Too few people are aware that obesity is linked to kidney cancer
According to a new report, a large number of kidney cancer diagnoses come as a result of obesity.
The charity Cancer Research UK says that the number of people diagnosed with kidney cancers stood at 2,300 in 1975 but had grown to just over 9,000 in 2009 and being overweight is a large cause of this.
It is estimated that obesity increases the risk of kidney cancer by 70 per cent, which is higher than smoking at 50 per cent.
Too few people understand that being overweight increases the risk of kidney cancer. It also heightens the risk of breast, bowel and womb cancer due to it increasing the levels of some hormones in the body.
Over the past 35 years, levels of obesity have risen sharply, with almost 70 per cent of males and 60 per cent of females in the UK currently having a Body Mass Index (BMI) of 25 or higher.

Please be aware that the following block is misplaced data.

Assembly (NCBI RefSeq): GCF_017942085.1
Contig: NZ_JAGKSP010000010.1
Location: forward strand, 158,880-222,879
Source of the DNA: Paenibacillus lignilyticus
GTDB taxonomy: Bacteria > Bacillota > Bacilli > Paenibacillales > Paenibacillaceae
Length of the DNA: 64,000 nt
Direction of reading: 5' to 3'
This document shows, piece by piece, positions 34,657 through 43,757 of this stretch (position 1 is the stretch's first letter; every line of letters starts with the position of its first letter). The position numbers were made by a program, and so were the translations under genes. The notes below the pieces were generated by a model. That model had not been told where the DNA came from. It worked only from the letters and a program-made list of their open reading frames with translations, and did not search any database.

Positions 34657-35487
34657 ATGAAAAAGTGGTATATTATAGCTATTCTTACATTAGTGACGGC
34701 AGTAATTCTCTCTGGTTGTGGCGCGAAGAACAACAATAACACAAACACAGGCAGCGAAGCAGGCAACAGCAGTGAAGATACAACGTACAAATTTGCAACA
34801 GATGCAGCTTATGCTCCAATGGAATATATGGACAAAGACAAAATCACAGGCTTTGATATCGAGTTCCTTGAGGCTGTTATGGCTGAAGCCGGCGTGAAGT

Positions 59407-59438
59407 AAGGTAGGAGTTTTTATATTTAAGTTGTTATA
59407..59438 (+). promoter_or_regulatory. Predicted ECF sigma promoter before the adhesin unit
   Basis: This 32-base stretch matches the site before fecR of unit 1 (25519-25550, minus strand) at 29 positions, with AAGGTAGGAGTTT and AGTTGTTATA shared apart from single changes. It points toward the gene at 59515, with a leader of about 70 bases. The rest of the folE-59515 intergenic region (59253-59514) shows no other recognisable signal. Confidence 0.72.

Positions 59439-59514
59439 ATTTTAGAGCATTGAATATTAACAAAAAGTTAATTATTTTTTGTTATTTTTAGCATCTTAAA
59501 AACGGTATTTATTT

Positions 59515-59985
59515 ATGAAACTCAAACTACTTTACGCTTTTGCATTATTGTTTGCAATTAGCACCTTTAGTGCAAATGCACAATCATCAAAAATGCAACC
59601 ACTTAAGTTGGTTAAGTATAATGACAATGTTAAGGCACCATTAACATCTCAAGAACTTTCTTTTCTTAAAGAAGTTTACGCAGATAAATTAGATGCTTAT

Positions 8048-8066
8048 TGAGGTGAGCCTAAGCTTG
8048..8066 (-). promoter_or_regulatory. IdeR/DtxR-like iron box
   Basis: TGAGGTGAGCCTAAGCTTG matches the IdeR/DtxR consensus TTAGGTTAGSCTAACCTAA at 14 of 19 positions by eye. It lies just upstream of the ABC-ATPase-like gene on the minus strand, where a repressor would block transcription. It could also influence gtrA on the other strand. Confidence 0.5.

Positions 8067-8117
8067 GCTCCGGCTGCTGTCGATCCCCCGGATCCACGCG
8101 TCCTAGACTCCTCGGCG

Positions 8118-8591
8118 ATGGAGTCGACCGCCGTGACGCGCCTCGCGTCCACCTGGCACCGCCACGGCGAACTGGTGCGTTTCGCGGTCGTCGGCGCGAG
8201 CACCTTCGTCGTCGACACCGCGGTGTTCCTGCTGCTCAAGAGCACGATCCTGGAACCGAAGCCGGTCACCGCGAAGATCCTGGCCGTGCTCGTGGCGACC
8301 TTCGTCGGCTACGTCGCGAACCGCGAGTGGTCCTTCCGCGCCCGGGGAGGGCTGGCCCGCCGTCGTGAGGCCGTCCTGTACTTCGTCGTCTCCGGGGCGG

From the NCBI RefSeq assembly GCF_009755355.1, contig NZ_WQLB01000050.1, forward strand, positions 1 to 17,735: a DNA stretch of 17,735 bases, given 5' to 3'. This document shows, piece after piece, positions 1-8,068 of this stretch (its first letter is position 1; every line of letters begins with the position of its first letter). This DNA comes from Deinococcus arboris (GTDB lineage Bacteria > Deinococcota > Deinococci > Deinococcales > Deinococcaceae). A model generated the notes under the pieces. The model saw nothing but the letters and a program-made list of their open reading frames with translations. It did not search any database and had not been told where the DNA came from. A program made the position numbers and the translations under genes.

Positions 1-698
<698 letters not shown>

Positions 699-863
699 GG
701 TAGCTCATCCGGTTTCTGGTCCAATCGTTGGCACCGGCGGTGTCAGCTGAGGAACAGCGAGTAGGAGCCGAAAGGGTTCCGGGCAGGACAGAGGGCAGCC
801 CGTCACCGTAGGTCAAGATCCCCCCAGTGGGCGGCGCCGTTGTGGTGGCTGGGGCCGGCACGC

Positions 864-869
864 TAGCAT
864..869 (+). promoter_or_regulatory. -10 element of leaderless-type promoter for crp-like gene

Blood in the urine is a key indicator of kidney cancer and with early diagnosis the problem can usually be rectified thanks to surgery. Indeed, despite the higher number of cases, survival rates are currently 85 per cent greater than they were back in 1975.
"Over the last 10 years, Cancer Research UK has helped to develop new drugs which destroy the blood supply to the kidney cancers. These drugs control the disease in most patients but do not cure it,” Professor Tim Eisen, a Cancer Research UK kidney cancer expert at the University of Cambridge, said.
"It is best to prevent the problem in the first place - maintaining a healthy weight and not smoking are the best ways of doing that."
Sara Hiom, director of information at Cancer Research UK, added: "Too few people know about the significant cancer risks associated with being very overweight. While giving up smoking remains the best way to cut your chances of developing kidney cancer, the importance of keeping a healthy weight shouldn't be overlooked."